I bank with a number of different banks. I’m a typical millennial, terribly disloyal and very disdainful of any attempt by a bank to ‘market’ to me. I think the closest I’ve ever come to enjoying a bank advertising campaign was NAB’s ‘Don’t Trade Like It’s The 90s’ campaign. And that’s basically because when done well, poking fun at your own industry (or yourself) is a timeworn formula for success.
So why can’t any particular bank brand capture me emotionally? I religiously buy iPhones but couldn’t care less where I deposit my monthly pay. I am an avid consumer of Mecca coffees but don’t think twice about whether I’m getting the most reward points for every dollar spent on my credit card. Is it really possible for a bank these days to be ‘same same but different’ when compared to their peers?
When it comes to the most daily and mundane of banking transactions, you could say I’m pretty apathetic. It turns out I’m not alone. A PwC survey conducted late last year found that fewer than one in three customers now trust their bank, yet still those surveyed could not be bothered to switch financial institutions. It’s like we’re all in these awful relationships we know will never go anywhere, but we’ve decided the chances of finding anything better are that grim we stay, barely talking, like ships in the night.
George Stylianides, Financial Services Risk and Regulation leader at PwC, commented, “Those [banks] who don’t change now, and those who don’t make the right changes, risk going further down the road where the people they are trying to reach have stopped listening and will only pay attention again when something genuinely different comes along.” With zero emotional baggage, if executed emotionally correctly fintech has the opportunity to be that ‘something’.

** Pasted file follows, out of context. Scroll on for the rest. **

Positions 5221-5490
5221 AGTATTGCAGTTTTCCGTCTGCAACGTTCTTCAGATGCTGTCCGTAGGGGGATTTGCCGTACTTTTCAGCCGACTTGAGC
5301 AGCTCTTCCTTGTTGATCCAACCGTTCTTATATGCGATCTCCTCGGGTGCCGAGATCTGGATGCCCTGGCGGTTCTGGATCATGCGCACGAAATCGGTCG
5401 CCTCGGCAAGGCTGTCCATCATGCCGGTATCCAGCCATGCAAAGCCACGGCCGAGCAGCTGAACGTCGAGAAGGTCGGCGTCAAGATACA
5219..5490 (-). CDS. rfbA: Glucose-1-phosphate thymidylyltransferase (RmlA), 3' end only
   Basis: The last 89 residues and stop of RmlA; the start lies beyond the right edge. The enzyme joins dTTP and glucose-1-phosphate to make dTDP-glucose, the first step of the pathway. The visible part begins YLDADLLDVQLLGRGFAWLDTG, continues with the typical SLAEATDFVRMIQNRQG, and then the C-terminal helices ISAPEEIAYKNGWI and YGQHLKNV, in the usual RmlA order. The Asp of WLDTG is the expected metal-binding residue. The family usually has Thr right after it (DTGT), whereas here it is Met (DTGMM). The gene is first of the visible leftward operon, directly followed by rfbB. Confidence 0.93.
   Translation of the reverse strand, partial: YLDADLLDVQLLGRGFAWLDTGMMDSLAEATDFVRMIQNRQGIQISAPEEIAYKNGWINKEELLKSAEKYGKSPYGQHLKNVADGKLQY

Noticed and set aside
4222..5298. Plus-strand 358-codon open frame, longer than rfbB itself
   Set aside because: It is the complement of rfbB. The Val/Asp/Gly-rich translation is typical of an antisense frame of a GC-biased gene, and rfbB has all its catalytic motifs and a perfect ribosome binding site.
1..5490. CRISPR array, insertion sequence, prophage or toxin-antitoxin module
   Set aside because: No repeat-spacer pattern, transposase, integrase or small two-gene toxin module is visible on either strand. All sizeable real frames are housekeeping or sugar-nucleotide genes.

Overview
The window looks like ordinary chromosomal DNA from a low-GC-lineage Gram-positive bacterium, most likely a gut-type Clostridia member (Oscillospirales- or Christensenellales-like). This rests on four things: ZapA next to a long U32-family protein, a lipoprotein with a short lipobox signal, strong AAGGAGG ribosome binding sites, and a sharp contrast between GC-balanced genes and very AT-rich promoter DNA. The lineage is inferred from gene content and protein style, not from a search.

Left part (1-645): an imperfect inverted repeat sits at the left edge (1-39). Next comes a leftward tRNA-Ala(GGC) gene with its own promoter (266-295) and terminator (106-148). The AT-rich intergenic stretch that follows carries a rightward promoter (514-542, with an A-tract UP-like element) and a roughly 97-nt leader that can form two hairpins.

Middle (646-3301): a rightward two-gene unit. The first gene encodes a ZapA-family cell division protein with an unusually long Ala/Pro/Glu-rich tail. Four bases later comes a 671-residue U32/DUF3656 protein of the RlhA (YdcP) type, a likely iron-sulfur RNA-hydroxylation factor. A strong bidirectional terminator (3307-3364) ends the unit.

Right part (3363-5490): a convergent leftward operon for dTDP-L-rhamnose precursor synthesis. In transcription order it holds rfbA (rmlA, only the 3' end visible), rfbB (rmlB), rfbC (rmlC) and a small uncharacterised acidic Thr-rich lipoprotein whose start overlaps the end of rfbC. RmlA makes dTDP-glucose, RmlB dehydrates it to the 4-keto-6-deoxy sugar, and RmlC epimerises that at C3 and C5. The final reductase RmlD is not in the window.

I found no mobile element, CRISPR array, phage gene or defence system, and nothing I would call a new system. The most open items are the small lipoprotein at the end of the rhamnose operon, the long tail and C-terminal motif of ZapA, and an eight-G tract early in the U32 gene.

A McKinsey & Company study recently postulated that the three key emotional engagers for getting consumers to connect with banking services were belonging, autonomy and empowerment, and trust and security.
Feeling as if you are part of something bigger than yourself would help tackle the belonging element. Apple does this incredibly well. One simply does not buy an iPhone or MacBook, one subscribes to a revolutionary idea about empowering the masses through technology. Fintech can easily harness these emotions by positioning themselves against the banking oligopolies. Remaining authentic and not appearing to ‘sell out’ will be core when employing this engagement strategy.
Autonomy and Empowerment
Control over your own destiny is at the heart of freedom and liberty. The Great American Dream and its hold over immigrants the world over is but one example of how deeply we crave autonomy and empowerment. If fintech can engender this type of emotion through a life changing banking product then they will have struck emotional engagement gold.
Trust and Security
No one likes to be let down, be it by a partner, colleague or company. Just like an emotional trust-bank you might have with your inner circle, the trust-bank between customers and traditional banks has been significantly depleted over the past 10 years. Starting with the GFC and fast-forwarding to more modern day customer mis-management horror stories (think Big 4 financial planning scandals), trust is certainly at a low point. Fintech can capitalise on this but should also learn from it. It’s hard to stop the rot once it’s started.
Weaving brand stories and real experiences around these three engagement factors could be the magic sauce for tomorrows fintech stars. Ultimately banks have finance and they have technology. There’s not a lot stopping them from getting in on ‘fintech’ too. In fact, many actually already do. What banks find harder are making people like me care. And this is what could be the ultimate game changer.
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